- Copying of or from works that intend to be consumable (ie workbooks, exercises, tests.)
- Reproduction for the purpose of substituting the purchase of music.
- Copying without the inclusion of the copyright notice.
Photocopying from Books
There are limitations from photocopying from books and periodicals that fall under copyright law, under “Fair Use.” The guidelines for this include:
- Single copying for teachers
- A chapter from a book
- Article from a periodical
- As a short story
- A chart graph or diagram
- Multiple copies for classroom use
- The copying meets the test of brevity
- The copying meets the cumulative test
- Each copy includes a notice of copyright
Until 1972 Federal Law did not protect sound recordings. The copyright owner is the only one allowed to reproduce recordings and sheet music. However, it is important to note that there are some fair use of music education limitations. These include:
- A single copy of a recording may be made of performances for the evaluation or rehearsal purposes made by the teacher.
- A single copy of sound recording may be made and kept by the teacher for the purpose of aural exercises, and examinations.
Copyright – Musical Recordings With Your Own Ensemble
Anyone, under certain guidelines, can record their group (in order to produce a CD that you can sell) as long as they do the following:
- Receive permission to record by contacting the copyright owner.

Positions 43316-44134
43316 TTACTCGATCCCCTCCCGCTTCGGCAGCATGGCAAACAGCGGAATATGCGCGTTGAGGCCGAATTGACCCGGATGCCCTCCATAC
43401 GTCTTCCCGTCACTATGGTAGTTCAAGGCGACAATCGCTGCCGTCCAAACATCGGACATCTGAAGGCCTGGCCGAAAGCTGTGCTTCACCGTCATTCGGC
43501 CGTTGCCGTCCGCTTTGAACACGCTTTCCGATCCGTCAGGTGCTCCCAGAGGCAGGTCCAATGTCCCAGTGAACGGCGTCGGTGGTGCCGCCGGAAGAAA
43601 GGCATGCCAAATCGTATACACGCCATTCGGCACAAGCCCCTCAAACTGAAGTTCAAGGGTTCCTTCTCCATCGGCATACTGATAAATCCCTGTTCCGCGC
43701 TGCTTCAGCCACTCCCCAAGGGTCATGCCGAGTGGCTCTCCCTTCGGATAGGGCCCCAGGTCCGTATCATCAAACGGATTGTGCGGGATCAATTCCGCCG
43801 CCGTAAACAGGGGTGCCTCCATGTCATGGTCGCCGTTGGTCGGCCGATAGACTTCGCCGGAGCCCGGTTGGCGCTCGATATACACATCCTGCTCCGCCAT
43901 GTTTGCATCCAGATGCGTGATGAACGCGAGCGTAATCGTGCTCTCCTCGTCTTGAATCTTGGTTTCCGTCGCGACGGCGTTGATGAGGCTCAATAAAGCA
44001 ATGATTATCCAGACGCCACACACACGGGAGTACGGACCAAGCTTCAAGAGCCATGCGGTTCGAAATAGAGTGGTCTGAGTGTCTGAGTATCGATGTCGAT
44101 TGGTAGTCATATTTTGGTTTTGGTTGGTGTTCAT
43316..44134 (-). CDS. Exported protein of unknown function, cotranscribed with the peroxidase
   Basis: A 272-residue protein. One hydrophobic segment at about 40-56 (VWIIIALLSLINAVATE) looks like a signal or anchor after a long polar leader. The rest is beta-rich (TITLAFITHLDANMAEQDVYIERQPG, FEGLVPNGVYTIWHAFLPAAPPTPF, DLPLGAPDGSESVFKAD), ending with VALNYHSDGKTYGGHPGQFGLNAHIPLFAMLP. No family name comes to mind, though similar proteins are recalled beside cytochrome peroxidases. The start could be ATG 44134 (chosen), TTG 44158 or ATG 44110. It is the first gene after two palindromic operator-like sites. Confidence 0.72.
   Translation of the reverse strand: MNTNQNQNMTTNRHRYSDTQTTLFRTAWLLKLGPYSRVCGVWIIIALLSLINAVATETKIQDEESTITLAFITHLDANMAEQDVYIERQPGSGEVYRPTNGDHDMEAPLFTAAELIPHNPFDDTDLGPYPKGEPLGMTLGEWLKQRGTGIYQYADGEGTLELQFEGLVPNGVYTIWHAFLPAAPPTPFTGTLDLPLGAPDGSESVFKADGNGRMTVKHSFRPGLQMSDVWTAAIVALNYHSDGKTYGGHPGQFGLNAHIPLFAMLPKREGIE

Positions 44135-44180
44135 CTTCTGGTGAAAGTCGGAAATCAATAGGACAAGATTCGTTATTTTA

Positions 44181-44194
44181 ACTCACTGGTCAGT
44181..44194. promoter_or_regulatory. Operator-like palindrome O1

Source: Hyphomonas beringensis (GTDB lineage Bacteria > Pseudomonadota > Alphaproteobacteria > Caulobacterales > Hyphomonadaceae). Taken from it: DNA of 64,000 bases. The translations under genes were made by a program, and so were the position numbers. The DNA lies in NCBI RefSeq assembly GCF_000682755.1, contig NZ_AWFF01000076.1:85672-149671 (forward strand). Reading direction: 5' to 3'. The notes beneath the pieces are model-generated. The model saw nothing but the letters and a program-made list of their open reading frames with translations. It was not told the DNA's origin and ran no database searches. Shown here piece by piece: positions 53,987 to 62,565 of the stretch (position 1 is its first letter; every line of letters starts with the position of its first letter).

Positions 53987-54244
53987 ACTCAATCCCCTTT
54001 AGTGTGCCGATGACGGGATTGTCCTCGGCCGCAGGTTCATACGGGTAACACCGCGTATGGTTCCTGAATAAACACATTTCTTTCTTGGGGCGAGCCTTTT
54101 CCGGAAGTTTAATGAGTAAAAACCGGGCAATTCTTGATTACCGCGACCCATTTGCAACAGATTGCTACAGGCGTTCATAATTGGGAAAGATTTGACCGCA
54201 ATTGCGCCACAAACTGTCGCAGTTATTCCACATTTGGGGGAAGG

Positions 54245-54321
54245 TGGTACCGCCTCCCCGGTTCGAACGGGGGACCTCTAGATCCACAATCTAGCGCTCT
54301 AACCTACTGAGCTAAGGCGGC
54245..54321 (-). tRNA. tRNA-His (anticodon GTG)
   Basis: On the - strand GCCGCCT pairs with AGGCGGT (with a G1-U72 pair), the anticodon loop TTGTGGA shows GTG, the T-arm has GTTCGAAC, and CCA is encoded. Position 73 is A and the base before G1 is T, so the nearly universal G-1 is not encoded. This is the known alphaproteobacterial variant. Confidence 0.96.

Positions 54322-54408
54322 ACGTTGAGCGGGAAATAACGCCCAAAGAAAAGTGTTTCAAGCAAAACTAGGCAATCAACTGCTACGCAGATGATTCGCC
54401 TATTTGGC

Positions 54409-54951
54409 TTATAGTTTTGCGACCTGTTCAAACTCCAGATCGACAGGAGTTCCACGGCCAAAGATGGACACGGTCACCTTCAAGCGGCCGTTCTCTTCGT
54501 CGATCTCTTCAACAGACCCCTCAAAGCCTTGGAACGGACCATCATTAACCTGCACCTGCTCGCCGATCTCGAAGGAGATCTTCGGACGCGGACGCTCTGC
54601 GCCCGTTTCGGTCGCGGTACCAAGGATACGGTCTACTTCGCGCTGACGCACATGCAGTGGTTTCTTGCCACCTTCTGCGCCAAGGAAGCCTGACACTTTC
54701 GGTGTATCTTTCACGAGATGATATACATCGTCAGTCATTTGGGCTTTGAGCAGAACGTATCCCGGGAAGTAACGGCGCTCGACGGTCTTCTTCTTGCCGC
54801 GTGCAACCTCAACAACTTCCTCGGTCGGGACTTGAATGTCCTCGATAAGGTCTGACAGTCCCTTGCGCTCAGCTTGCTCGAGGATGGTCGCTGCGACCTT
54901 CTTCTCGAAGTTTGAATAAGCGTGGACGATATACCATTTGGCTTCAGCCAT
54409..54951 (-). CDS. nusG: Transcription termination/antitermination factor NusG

- Obtain a Compulsory Mechanical License (Requirement of the Copyright Act of 1976)
Music Educators Performing Copyright Music With Their Own Performing Ensembles
It is essential to understand that copyright owners have exclusive rights to their intellectual property. However, music educators have flexible limitations of copyright law for educational use. Music educators are not considered infringing doing the following:
- Performance of copyright material by instructors or pupils in the course of the face-to-face teaching activities.
- Performance of non-dramatic literary or musical work on a closed circuit. This must be part of the systematic set of instructional activities.
- Performance of non-dramatic literary or musical work at a school concert if there is no purpose of direct or indirect commercial purpose.
- Performance of non-dramatic literary or musical work of a religious nature.
Music on the Internet
Any public performances of copyrighted material must receive permission for the performance by the copyright owner. This means if you wish to place a recording of your band’s performance on its website, it is still considered a public performance. As a result, you MUST receive permission from each copyright owner to post it on the site.
To obtain a digital music license visit:
- ASCAP (www.ascap.com)
- BMI (www.bmi.com)
- SESAC (www.sesac.com)
- or the Harry Fox Agency (www.harryfox.com)
In conclusion, copyright law is a somewhat complicated concept. It is my recommendation if you decide to monetize your musical efforts, to consult copyright professionals. There are plenty of resources available to avoid copyright infringement. Most importantly, please view my list of sources for additional information regarding copyright law and how it relates to music education.
Jagow, S. (2008). Teaching instrumental music developing the complete band program. Galesville, MD: Meredith Music Publ.
National Association for Music Education (NAfME). (n.d.). Retrieved from http://www.menc.org/information/copyright/copyr.html
National Association for Music Education (NAfME). (n.d.). Retrieved from http://menc.org/information/copyright/ap_e.html
National Association for Music Education (NAfME). (n.d.). Retrieved from http://www.menc.org/information/copyright/ap_d.html
The Harry Fox Agency. (n.d.). Retrieved from http://www.harryfox.com/
U.S. Copyright Office. (n.d.). Retrieved from http://loc.gov/copyright/